Work Package Investigators: Ann McNeill, King's College London; Leonie Brose, King's College London; Deborah Robson, King's College London and Sarah Hill, University of Edinburgh
Aim: To understand the relation between unhealthy commodities, mental ill-health, and stigma, and to explore how these relationships can be disrupted over time.
- Investigate the relationship between unhealthy commodities and mental ill-health, and the impact of initiatives by producers of unhealthy commodities, governmental and non-governmental organisations on these relationships;
- Understand how people with mental ill-health who smoke and/or use alcohol perceive government mass media campaigns and marketing campaigns and how these affect their behaviour and influence norms/stigmatization.
- To co-design and evaluate new health communication strategies;
- Examine how producers of unhealthy commodities position their products in relation to social norms and mental health.
Methods and Data Sources:
We will use several different data sources and approaches to address our aims.
We have previously asked smokers in England about their mental health in the Smoking Toolkit Study. For this project, we will extend questions about mental health to all adults and to Scotland and Wales. We will explore whether respondents have ever being diagnosed with, and a mental health problem, and their experience of past-month distress (using the K6, a screening instrument for severe and moderate mental illness). With more data over time we will be able to explore the impact of policies such as tax changes, and marketing campaigns on smoking and drinking behaviours and mental ill-health as well as track population-level distress contemporaneously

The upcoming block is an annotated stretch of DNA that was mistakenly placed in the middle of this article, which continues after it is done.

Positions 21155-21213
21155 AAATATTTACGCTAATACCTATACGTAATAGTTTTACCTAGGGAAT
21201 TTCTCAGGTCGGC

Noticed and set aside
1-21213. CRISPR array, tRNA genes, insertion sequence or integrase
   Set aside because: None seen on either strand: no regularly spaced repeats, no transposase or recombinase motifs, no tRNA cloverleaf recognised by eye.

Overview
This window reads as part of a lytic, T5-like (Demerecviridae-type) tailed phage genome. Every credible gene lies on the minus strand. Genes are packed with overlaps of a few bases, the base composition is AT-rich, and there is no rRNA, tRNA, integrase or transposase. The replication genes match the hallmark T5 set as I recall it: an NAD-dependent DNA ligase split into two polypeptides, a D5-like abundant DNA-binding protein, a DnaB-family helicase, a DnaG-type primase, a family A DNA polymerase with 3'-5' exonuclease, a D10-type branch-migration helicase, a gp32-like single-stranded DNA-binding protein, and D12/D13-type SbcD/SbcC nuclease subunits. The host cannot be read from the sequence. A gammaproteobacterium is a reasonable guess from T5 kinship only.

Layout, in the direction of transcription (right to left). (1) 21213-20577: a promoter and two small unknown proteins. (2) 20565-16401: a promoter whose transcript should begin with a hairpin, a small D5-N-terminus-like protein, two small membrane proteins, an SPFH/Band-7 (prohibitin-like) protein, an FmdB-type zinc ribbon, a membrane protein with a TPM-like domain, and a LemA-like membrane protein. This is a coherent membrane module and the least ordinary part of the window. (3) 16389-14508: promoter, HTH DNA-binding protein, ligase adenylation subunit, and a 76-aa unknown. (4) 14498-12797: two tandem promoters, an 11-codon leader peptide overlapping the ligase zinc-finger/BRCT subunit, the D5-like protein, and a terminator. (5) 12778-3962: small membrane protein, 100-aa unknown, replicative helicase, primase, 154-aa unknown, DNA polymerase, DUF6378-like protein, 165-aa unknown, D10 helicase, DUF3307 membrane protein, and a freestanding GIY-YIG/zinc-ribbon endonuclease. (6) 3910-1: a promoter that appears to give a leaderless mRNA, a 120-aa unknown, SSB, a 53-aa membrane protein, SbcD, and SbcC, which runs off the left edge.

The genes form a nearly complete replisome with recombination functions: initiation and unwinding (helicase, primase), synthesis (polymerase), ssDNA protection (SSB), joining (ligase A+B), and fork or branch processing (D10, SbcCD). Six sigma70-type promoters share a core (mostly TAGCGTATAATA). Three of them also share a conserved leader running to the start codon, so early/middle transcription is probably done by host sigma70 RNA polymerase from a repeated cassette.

Since international evidence indicates that mass media campaigns and other recognised tobacco control policies are ineffective among smokers with mental health problems, we will use qualitative and experimental research methods to explore how current tobacco and alcohol policies and mass media campaigns (e.g. Stoptober and marketing) are perceived by those with mental health problems and how they affect perceptions of stigma. We will also explore, with a newly established panel of people with mental health problems, whether and how population-wide campaigns can be made more effective in promoting and protecting the health of those with mental ill-health.
Finally, we will use publicly-available data to explore whether producers of unhealthy commodities exacerbate stigma, mental ill-health and inequalities in relation to their products. Data sources will include submissions to public consultations, marketing materials, and industry reports produced for shareholders and investors. Using qualitative approaches (e.g. critical discourse analysis) we will examine the framings and strategies used by producers and explore their potential implications for public understanding, social norms and policy approaches concerning the relationship between mental ill-health, health behaviours and non-communicable diseases. We will work closely with the Mental Health & Smoking Partnership and our mental health service user panel throughout.